Artificial intelligence won't replace professionals in the legal sector, but it will make their lives much easier. These are the words of Alessandra Bini, General Counsel at IMB Italy. It was IBM, alongside robotics company SoftBank robotics, that created Pepper two years ago. Pepper is a high-tech legal assistant, developed using a cognitive AI system that can analyse vast quantities of data in just a few seconds, optimising and rationalising the work involved in legal research to extensive levels. We asked Alessandra Bini how artificial intelligence will transform how the law is practised. This was her reply.
In what ways could artificial intelligence be used within the field of law?
The impact of artificial intelligence in the legal sector is similar to its impact on other disciplines. AI’s huge value is that, with it, it's possible to take enormous volumes of data and apply comparison methods to it. This makes a high level of knowledge management possible. Being able to analyse documents in this way is comparable to older legal research methods using databases, but with the added benefit that results can be found not just by using a keyword but by analysing concepts or even document structures. Artificial intelligence thus allows us to study large quantities of documents within exceedingly short time frames. This also facilitates the identification of risk areas and clauses that require particular attention because they are not in line with standard models or with the law.
Artificial intelligence allows us to study large quantities of documents within exceedingly short time frames.
In addition to knowledge, another possible use of AI in international firms is linked to the expertise finder or, rather, the ability AI has to rapidly identify the top specialists in a given sector or on a particular matter. It is, therefore, an advantage in rationalising human resources, especially when it comes to firms with offices in several countries.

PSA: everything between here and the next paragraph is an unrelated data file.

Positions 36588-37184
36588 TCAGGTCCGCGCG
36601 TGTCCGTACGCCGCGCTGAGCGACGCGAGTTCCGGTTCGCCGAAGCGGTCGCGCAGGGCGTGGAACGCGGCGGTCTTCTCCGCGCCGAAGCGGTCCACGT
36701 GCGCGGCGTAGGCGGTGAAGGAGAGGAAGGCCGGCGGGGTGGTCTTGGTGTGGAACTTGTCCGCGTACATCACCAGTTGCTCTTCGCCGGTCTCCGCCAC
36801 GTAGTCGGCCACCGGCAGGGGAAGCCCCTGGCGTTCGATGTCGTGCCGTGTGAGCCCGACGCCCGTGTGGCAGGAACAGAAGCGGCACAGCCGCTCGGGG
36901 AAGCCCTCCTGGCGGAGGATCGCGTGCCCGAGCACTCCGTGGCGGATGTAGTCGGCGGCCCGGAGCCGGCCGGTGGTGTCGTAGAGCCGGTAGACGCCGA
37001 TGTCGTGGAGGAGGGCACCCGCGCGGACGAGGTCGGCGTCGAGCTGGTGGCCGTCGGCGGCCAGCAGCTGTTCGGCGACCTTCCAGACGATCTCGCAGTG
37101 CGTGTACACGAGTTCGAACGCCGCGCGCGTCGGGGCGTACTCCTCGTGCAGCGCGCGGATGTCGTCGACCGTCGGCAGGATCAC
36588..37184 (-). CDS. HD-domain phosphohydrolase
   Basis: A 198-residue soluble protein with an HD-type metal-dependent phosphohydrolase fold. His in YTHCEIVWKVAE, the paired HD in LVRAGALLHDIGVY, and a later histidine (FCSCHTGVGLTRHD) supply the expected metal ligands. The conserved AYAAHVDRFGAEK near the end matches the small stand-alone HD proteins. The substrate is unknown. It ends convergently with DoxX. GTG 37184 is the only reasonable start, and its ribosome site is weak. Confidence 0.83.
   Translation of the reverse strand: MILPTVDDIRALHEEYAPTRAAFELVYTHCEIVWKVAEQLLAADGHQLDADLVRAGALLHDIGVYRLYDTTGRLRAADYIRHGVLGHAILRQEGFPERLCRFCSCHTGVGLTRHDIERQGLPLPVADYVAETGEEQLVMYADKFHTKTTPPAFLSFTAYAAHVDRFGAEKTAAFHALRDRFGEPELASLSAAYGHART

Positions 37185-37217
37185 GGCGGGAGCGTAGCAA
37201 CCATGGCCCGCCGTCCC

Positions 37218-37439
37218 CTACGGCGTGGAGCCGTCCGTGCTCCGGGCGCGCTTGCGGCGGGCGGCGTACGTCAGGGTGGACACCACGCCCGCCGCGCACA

The other aspect for which this tool is incredibly useful is the efficiency it brings to processes. Artificial intelligence allows for a very strict control of resources and spending budgets. It is a less obvious function, but a very important one.
Finally, AI can be used to implement engagement. Using query methods – chatbots, for example – opens the way for face-to-face interaction. The user can ask questions and obtain accurate responses.
What do you think will be the main developments?
Legal professionals are used to investing huge amounts of time in studying texts, which is why I believe the analytical abilities of artificial intelligence represent one of the most significant areas of advancement. It will no longer be necessary to personally carry out research – instead, there will be tools that perform that research for us and infinitely faster. This will allows us to optimise and save on resources and on time.
Artificial intelligence allows for a very strict control of resources and spending budgets.
There seem to be many advantages, but what will the main difficulties be in adopting this tool?
The biggest challenge will be in understanding the exact purpose for making use of artificial intelligence. It cannot be set up in the same way as a traditional database, we’re not dealing with a storage system. It needs to be customised and, for that, it is important to clearly define what is required of it. The work constructing the model will be extremely complex, so it is necessary to invest in a big way from the start. And not just in implementing the system but also in training, as we need to ensure the professionals are able to understand and use the functionalities of AI to their fullest, allowing them to capitalise on the investment and freeing up resources elsewhere.
The value of artificial intelligence is often discussed, but so is the risk that it could take away human jobs. Is it possible that the law could be practised exclusively by machines in the future?
Artificial intelligence definitely allows us to speed up processes and increase their efficiency, but ideas make people. It’s easy to see how the most repetitive tasks could be performed by the machines, leaving people to do the more complex – but also the more interesting – ones. I don't believe AI will replace professionals.